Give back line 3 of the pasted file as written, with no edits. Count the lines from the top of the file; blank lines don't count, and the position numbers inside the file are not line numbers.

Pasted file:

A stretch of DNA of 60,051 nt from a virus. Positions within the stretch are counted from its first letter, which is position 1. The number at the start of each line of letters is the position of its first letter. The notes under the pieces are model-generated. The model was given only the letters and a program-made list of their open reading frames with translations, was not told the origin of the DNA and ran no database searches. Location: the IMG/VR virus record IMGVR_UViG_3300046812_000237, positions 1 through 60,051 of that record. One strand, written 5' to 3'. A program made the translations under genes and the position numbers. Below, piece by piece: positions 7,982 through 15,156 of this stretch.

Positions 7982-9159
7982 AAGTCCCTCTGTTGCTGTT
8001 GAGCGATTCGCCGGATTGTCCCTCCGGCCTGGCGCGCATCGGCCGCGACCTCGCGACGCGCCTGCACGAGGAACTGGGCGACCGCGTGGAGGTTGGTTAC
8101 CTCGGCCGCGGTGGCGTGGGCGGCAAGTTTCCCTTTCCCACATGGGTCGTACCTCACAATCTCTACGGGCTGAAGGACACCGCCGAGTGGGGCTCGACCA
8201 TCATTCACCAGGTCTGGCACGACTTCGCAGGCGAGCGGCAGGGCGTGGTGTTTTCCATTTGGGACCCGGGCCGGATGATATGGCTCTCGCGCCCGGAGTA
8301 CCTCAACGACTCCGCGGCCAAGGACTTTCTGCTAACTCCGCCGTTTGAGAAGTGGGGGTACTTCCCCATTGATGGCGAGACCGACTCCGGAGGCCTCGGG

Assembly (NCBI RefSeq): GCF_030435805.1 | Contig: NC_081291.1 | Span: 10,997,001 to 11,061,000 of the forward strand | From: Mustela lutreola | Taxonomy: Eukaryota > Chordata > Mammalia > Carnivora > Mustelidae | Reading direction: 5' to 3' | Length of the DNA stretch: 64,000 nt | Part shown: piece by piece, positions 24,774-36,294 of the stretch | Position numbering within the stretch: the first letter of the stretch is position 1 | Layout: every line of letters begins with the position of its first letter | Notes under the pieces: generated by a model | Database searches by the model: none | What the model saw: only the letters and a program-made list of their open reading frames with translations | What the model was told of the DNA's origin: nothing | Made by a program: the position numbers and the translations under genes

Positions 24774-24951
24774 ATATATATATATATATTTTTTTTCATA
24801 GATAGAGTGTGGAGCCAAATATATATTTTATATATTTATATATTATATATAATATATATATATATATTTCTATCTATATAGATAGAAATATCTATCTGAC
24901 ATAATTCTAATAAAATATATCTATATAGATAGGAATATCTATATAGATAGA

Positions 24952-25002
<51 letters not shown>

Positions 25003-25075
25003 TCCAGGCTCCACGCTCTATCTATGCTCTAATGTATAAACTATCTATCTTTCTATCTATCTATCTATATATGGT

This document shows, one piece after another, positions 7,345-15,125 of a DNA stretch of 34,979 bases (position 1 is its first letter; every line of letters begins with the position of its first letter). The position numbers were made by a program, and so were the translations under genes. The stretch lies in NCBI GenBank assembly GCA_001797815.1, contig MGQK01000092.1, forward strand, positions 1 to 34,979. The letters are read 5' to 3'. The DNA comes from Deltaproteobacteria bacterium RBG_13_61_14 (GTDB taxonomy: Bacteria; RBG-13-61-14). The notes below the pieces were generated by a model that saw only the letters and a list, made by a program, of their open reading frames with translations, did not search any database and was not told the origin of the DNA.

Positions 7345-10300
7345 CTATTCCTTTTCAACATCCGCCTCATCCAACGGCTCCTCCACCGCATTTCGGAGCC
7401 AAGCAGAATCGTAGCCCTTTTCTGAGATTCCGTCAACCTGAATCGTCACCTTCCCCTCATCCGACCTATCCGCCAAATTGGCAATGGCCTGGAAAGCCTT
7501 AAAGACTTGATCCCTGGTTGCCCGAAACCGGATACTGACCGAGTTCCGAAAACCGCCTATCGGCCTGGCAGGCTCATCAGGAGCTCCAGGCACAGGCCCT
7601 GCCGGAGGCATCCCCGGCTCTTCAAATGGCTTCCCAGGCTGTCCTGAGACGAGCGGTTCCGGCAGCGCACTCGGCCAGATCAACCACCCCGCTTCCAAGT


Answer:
7982 AAGTCCCTCTGTTGCTGTT